SBJ/March 18-24, 2013/Opinion

NRA sponsorship a mistake for NASCAR

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It seems so simple: Do not engage in strategies that upset a substantial part of a coveted fan base that you have long been struggling to tap into as you try to grow beyond your traditional roots. So how is it that the powers that be at NASCAR could violate this tenet of Sports Marketing 101?

This young season has seen NASCAR take one big step forward — the performance of Danica Patrick in the Daytona 500 qualifying and race — and one big step back — the decision to allow Texas Motor Speedway to have the NRA title sponsor next month’s Sprint Cup race despite possessing the ability to disapprove of the title sponsorship deal.

Full disclosure: I am a Democrat, have never owned a gun or hunted, support sensible gun control legislation, live 75 miles from Newtown, Conn., and have a child in the second grade.

But as TMS president (and seemingly my ideological opposite) Eddie Gossage told ESPN.com, “This is a sports marketing proposition. It’s not a political platform, and none of us intend for it to be. It’s a sponsor.” I agree. But what it really is, is a severely misguided business decision that sacrifices long-term development of the fan base for short-term revenue.

As a business school professor who frequently consults with some of the biggest sports properties in the world — typically on projects that involve creating strategies to drive long-term revenue growth — I fully grasp the short-term revenue pressures that all sports properties feel.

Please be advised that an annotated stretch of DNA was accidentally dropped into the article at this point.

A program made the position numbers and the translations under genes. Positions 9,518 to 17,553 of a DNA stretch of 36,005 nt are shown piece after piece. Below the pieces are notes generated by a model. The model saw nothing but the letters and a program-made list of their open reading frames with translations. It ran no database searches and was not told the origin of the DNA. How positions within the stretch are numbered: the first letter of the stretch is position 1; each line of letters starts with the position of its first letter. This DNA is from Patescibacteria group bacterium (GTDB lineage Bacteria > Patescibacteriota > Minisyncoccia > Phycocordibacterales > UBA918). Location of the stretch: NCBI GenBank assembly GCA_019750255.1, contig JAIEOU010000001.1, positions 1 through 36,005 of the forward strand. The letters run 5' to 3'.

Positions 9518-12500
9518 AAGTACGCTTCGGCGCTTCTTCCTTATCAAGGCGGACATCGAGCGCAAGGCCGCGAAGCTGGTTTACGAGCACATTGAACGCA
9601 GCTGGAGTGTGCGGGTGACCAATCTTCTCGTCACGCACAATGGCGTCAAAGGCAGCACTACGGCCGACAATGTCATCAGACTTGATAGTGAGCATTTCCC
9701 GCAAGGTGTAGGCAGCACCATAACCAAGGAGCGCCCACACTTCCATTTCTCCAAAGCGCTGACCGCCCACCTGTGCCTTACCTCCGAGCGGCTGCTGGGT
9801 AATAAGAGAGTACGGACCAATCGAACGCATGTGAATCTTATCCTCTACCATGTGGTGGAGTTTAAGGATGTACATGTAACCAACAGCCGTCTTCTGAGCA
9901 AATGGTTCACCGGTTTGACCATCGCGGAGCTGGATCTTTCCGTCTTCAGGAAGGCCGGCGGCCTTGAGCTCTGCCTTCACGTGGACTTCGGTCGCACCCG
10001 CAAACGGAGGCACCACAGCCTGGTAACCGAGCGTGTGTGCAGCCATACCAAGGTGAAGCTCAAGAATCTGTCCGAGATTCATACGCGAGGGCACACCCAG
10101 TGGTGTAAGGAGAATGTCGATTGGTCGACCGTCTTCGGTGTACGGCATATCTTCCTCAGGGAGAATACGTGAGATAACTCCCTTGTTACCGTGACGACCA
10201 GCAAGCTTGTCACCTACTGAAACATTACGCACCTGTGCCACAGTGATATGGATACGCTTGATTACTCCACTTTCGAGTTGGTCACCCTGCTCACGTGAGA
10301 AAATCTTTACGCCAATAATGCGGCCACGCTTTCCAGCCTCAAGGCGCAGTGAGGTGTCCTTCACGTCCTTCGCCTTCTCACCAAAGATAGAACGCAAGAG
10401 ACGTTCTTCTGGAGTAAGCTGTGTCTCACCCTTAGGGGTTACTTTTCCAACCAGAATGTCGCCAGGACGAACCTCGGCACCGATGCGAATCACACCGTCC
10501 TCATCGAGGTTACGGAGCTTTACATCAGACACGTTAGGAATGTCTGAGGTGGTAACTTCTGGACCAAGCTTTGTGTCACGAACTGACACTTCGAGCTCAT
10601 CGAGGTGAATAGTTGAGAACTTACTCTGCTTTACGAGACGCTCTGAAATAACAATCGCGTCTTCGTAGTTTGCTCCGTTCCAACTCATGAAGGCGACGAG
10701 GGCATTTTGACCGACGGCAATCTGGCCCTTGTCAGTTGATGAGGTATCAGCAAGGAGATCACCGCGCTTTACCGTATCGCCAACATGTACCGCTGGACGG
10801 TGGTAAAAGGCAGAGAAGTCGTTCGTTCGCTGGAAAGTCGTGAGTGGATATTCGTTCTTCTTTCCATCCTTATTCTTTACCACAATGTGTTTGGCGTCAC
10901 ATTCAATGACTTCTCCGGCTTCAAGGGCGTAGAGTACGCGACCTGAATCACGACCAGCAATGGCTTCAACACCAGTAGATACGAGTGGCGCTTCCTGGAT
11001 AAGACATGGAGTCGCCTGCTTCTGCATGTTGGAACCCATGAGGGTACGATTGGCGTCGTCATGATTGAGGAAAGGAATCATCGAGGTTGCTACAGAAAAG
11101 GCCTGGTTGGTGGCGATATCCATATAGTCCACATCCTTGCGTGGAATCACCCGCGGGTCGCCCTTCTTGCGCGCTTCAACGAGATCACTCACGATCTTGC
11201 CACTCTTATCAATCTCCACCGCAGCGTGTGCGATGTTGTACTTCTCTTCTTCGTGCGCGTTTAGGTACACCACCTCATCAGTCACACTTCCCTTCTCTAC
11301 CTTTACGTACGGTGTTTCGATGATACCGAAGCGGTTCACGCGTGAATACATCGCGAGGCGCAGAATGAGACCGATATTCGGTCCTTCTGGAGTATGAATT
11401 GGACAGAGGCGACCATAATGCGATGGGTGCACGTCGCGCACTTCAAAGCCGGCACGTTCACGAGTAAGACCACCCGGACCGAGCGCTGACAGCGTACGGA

The incremental revenue that TMS will generate from the NRA deal is hardly inconsequential, especially since its parent company SMI reported a 3 percent decrease in revenue last year and needed to replace Samsung as the title sponsor of the April race.

The asset needs to be monetized, of course. To quote the gangster Don Barzini in “The Godfather,” “After all, we are not Communists.” But we also cannot afford to make the kind of mistake that NASCAR has just made in allowing this type of title sponsorship deal between the track and the sponsor.

You see, I am also a casual NASCAR fan who watched nearly the entirety of the aforementioned Daytona 500 with my wife and children, who were particularly interested in watching “the girl driver.” As a family, we seem to fit the description of the fan that NASCAR has unsuccessfully sought out for the past decade. With a compelling reason to tune in, we are viable candidates to increase our affinity for the product — and for NASCAR to begin to monetize us via increased viewership and race attendance. Based on this year’s Daytona 500 viewership increase, presumably there are many others like us.

With half of NASCAR’s television deals expiring in the coming months and flagging attendance in recent years, this is an important period for NASCAR. So why would you risk alienating those you have been trying so hard to reach at the exact time that you finally have a chance to reach them? And why put your television partner in a no-win position as well?

By engaging a sponsor that reinforces the stereotype that many potential fans have of NASCAR at such a sensitive time due to the Newtown shootings, the sport has polarized the community at the least opportune moment. The revenue pressure cannot be denied but this seems like a situation where some long-term strategic thinking would have been appropriate.

Scott Rosner (srosner@wharton.upenn.edu) is a practice assistant professor in the legal studies and business ethics department at the Wharton School and the acting faculty director of the Wharton Sports Business Initiative.

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